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Hip-hop Republicans
GOP chairman Michael Steele's plan to sell his party to young voters
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ewly elected Republican National Committee Chairman Michael Steele has some surprises up his sleeve, said Ralph Z. Hallow in The Washington Times. The GOP's first black chairman says he's planning what he calls an "off the hook" PR offensive to attract young voters. Targeted at blacks and Hispanics, it would apply the party's principles to 'urban-suburban hip-hop settings.'"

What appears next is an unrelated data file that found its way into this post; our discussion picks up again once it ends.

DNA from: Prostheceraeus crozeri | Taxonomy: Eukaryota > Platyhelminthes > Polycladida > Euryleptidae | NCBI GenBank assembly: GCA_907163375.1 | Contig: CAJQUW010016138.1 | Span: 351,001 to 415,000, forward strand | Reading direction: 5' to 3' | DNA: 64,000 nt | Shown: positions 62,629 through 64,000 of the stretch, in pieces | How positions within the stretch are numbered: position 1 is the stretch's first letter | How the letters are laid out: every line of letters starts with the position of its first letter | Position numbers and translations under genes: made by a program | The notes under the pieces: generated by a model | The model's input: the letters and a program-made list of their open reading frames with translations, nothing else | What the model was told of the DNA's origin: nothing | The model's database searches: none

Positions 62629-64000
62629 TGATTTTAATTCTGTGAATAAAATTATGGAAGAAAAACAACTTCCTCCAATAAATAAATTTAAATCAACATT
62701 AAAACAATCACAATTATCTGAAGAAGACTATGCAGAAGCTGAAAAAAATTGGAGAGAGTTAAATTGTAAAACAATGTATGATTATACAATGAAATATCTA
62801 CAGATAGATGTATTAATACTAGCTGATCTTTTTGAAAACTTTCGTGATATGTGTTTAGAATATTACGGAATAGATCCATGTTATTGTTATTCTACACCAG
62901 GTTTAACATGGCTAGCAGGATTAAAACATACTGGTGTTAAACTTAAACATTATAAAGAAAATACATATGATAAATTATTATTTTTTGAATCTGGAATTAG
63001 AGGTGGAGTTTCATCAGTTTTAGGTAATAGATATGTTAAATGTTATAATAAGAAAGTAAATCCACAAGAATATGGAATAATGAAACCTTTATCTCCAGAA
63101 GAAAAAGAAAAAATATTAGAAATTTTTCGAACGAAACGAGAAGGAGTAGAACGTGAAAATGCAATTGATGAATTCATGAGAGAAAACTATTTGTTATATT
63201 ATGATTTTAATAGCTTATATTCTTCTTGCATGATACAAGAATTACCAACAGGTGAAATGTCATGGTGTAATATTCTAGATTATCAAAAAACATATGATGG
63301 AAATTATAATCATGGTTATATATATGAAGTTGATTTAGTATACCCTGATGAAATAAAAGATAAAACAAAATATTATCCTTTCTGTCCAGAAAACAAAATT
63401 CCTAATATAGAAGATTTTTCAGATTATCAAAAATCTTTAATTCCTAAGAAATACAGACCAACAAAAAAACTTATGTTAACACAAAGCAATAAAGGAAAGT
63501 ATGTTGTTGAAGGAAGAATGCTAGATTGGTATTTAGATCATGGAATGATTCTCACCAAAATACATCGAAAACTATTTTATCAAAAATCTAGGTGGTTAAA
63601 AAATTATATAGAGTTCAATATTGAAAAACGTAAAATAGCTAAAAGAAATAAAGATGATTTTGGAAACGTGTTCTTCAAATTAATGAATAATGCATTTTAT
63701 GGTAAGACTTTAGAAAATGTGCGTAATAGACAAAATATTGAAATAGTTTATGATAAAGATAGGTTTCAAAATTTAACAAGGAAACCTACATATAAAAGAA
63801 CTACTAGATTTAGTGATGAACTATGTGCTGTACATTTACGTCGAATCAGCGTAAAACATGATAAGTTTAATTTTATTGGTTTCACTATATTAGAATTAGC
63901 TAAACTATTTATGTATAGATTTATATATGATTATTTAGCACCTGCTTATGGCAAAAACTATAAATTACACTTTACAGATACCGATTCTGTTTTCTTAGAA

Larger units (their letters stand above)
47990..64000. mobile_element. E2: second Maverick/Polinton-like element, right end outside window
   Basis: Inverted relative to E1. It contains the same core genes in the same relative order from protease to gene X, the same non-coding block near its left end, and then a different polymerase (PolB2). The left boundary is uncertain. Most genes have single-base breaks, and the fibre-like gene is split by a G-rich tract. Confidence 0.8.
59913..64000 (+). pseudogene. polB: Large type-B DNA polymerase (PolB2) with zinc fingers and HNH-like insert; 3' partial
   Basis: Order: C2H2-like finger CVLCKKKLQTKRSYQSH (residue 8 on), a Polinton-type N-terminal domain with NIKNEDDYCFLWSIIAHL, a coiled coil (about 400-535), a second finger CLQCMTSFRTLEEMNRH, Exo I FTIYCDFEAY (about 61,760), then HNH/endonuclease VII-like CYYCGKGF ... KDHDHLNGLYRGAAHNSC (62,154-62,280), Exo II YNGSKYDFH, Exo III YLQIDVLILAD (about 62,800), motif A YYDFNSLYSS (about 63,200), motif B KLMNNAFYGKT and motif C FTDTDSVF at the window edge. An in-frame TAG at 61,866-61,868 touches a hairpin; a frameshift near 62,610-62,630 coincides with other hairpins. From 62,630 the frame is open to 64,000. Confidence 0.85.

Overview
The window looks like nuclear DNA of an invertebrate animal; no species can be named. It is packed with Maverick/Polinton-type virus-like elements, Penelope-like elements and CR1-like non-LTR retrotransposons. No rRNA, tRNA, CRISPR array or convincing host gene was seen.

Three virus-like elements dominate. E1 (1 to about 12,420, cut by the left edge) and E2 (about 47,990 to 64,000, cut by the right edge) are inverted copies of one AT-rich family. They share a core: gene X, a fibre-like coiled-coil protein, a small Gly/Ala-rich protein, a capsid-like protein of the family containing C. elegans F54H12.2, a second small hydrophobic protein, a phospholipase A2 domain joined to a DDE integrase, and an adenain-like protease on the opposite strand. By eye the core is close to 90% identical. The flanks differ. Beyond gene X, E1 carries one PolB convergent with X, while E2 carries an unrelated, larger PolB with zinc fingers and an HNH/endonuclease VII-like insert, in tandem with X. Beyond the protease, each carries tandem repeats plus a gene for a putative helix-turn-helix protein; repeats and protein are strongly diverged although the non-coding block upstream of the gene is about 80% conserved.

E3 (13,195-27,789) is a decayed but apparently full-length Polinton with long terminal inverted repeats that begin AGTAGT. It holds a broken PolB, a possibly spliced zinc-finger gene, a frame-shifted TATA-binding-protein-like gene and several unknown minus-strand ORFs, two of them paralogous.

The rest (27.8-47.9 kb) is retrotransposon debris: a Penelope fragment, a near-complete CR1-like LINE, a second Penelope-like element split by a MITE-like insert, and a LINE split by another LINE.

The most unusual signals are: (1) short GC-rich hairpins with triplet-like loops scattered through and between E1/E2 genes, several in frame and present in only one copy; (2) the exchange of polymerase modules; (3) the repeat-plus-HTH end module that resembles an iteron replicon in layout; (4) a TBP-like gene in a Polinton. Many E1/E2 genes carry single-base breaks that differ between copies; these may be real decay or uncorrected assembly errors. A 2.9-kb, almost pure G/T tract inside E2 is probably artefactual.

This is the most amusing example yet of how Republicans think bad "messaging" is what turns youngsters away from their policies, said Christopher Orr in The New Republic. "I look forward to the spectacle of conservative white senators referring to one another as 'dawg,' while they present capital gains tax cuts as an economic panacea."

"Michael Steele sounds clownish," said Ross Douthat in The Atlantic, "and merits some mockery, but he isn't entirely wrong: Symbolism matters in politics." A "more youth-oriented, multicultural, self-aware" image could help. But only as a complement to changes in the GOP's current raft of "deeply unpopular" policies.

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